September 6th, 2002, 03:25 PM
I agree with what seems to be a consesus of the importance of C; however, I would recommend becoming familiar with C++ as well. Much of the syntax and philosophies behind C++ are carried on in other languages and a firm grasp of C/C++ will make it easier to understand them (for example, java, perl, and php to varying degrees are all fairly similar to C++).
I would recommend at least becoming passibly familiar with java (it can be real beneficial if you are for example developing products for both unix and windows in that you can have basically one source tree).
Assembly is something that after you are comfortable with a language, say C, that it might be worthwhile to be somewhat aquainted with; however, I would recommend against spending too much time on it. Most of the modern compilers are far better at reducing instructions and being fairly creative in assembly and it would be somewhat difficult to improve upon what they do, not to mention god awfully time consuming to beat them. It would be a very rare occasion to have to do something in assembly, not to mention, it is going to be different for every processor thatt you run across and once you start talking about different manufacturers (intel v. sun), you can get mind numbing differences. I would recommend becoming familiar with the basic concepts of assembly and the basic operation of it, but would recommend against trying to learn one specific processors code, at least until you have a strong grasp on some of the more visible languages.
There is only one constant, one universal, it is the only real truth: causality. Action. Reaction. Cause and effect...There is no escape from it, we are forever slaves to it. Our only hope, our only peace is to understand it, to understand the 'why'. 'Why' is what separates us from them, you from me. 'Why' is the only real social power, without it you are powerless.
(Merovingian - Matrix Reloaded)
September 6th, 2002, 06:09 PM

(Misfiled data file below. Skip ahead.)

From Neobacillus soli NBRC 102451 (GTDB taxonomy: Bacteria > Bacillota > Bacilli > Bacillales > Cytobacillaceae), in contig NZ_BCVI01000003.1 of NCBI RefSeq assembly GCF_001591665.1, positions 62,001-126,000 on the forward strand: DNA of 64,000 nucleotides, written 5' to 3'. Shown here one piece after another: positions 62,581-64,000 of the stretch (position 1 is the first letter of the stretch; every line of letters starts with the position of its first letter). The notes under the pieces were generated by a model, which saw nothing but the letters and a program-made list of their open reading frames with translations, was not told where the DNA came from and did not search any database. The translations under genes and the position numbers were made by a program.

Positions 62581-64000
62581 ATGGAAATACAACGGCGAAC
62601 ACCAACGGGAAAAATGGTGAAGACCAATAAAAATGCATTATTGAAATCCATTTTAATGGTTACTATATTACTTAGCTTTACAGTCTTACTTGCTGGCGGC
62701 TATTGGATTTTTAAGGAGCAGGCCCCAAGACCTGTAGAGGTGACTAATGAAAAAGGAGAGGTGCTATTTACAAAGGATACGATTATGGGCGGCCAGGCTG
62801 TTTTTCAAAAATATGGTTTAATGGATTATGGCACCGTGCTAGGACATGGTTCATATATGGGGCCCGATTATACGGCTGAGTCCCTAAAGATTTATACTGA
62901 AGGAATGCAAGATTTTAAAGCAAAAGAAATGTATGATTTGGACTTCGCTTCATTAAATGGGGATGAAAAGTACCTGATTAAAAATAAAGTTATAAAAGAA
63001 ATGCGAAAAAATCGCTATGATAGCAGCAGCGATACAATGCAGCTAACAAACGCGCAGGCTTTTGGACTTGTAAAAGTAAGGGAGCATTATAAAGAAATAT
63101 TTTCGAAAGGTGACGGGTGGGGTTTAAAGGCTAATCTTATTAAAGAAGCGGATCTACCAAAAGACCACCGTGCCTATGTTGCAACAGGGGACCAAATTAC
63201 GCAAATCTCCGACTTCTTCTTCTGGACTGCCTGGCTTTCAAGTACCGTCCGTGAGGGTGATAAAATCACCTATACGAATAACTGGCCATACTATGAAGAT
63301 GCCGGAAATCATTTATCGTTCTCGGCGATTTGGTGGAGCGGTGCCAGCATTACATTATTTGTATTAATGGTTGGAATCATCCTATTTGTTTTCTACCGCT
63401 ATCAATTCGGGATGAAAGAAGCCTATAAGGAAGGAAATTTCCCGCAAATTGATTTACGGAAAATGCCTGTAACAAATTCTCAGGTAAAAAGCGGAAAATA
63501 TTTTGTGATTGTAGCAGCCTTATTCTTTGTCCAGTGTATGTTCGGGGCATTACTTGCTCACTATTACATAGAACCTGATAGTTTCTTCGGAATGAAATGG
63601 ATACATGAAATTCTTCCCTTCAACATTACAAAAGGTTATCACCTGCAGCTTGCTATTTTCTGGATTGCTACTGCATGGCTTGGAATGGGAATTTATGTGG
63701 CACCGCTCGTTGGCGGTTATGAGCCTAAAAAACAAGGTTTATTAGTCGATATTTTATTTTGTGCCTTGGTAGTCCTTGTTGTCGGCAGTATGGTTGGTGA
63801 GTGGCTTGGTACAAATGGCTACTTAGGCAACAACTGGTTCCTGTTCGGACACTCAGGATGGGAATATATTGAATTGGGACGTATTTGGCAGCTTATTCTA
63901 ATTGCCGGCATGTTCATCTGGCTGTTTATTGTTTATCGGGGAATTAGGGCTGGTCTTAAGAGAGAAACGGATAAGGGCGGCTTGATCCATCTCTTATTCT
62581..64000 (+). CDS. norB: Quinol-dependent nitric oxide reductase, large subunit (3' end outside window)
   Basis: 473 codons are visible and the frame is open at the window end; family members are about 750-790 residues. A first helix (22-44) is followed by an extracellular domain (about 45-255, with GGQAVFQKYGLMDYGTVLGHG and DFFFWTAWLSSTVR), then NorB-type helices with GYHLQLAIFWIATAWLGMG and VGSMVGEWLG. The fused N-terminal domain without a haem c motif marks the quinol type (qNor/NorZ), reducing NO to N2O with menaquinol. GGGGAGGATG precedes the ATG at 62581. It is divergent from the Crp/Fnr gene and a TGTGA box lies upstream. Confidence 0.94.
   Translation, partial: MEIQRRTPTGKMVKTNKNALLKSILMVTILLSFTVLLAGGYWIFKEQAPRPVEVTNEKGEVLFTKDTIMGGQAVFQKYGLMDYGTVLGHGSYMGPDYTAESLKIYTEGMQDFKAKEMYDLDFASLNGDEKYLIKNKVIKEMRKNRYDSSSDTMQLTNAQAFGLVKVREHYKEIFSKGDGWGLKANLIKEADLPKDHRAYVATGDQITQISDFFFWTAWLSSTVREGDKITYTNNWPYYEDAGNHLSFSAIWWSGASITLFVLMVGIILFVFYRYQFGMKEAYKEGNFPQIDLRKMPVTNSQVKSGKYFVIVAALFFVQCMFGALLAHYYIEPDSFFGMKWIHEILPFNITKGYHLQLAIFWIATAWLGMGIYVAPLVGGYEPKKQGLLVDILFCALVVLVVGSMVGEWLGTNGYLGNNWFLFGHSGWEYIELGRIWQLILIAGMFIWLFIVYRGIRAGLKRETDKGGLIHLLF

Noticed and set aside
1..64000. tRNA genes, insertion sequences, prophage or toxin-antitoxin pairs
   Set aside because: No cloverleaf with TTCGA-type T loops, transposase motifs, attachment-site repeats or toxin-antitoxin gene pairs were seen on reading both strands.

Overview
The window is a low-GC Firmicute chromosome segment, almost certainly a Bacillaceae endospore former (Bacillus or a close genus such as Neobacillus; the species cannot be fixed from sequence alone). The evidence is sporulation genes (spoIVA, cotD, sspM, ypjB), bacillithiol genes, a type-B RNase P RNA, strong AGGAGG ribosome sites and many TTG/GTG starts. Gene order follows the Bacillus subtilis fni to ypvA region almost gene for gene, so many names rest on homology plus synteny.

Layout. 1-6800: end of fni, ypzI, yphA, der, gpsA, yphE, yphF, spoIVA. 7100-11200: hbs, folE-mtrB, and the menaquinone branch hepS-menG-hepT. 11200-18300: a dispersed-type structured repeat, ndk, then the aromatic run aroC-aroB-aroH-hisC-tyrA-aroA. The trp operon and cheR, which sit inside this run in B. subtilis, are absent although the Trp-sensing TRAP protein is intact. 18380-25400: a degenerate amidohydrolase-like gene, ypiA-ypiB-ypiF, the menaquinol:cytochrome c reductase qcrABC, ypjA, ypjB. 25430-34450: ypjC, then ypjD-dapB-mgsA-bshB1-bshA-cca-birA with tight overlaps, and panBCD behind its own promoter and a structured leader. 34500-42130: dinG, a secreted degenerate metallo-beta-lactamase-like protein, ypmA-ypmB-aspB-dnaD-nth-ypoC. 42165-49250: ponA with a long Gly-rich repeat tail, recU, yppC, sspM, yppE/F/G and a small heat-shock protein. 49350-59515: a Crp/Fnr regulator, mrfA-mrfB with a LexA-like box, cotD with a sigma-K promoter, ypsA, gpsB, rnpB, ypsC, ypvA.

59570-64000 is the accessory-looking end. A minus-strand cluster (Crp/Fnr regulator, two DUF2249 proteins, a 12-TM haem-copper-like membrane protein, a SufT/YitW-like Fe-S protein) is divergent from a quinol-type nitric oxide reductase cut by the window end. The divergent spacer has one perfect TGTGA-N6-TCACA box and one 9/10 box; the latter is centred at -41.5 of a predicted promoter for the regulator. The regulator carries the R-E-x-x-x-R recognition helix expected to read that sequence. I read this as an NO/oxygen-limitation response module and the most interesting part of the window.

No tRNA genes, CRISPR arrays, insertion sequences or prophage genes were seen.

VB is great if your new to programing or if you want to make a program very quickly. C++ is great its like VB, only stronger.
September 6th, 2002, 06:27 PM
Actually, there are more like 7000 programming languages out there, each with varying degrees of support.
Personally, I learned to program with VB 6, and the moved to C++ when I got to college. I found that VB was good because it was very easy to teach basic programming concepts (for, while, if then else, etc...) without having to worry about complex errors. After learning C++, I found the transition to C to be fairly easy, just some different headers and functions, and I can't use some of the "neat" OO functionality of C++, but it is fairly easy to learn coming from C. I would imagine that if you were going from C to C++ it would be slightly more difficult to grasp the OO and polymorphic concepts in C++.
Other good programming languages are: PHP, Perl, and Java (I personally despise Java, but that is just cause my experiences with it have been less than pleasant). Each language has its ups and downs, and you should always choose the language based on the application you'd like to make, not because of personal preference. Picking up new languages is easy, so the best thing to do is to choose languages that best suit the application you need it for (i.e. text parsing would be PERL)
\"It\'s only arrogrance if you can\'t back it up, otherwise it is confidence.\" - Me
September 6th, 2002, 06:38 PM
I recently started learning some PERL. This is my first programming experience since Basic in High School. I like it; it seems like a good first step. I wouldn't know for sure though since I have not learned the other languages such as C and VB...
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September 6th, 2002, 07:57 PM
As an instructor who has seen students with varying degrees of programming skills in different languages, I believe that being competent in the following programming languages will give you all of the background you need to learn a new language in a very short amount of time:
Assembly - required to undesrtand how a machine actually interprets high-level commands. For the purpose of instruction, I would focus upon x86 assembly. Once you are familiar with that, then you can move on to other architectures if you are interested in further expanding your knowledge of assembly. I would also suggest limiting yourself to working within a 16-bit environment as you learn, for a 32-bit environment has many more features which you will be required to learn to get good asm programs.
C++ - an object orienented programming language built upon C (considered by many computer scientists to be the most dangerous high-level language), an imperative language, with greater readability, writability and reliability.
If you wish to further delve into different programming languages, Java is a very simple language to learn once you are very familiar with C++. Many others have suggested VB and Python, but the problem with these languages is that they are platform specific, created for Windows and Linux, respectively. For the time-being, work with portable languages, and learn other, more platform specific languages, when the need arises, either for a job, a class or for a project of your own. Furthermore, languages such as Perl and PHP are interpreted languages, rather than compiled languages. These should be extremely simple to learn once you have a solid background in programming, and are generally used for specific purposes, while languages such as C++ will allow you the flexibility to do nearly anything you wish to do.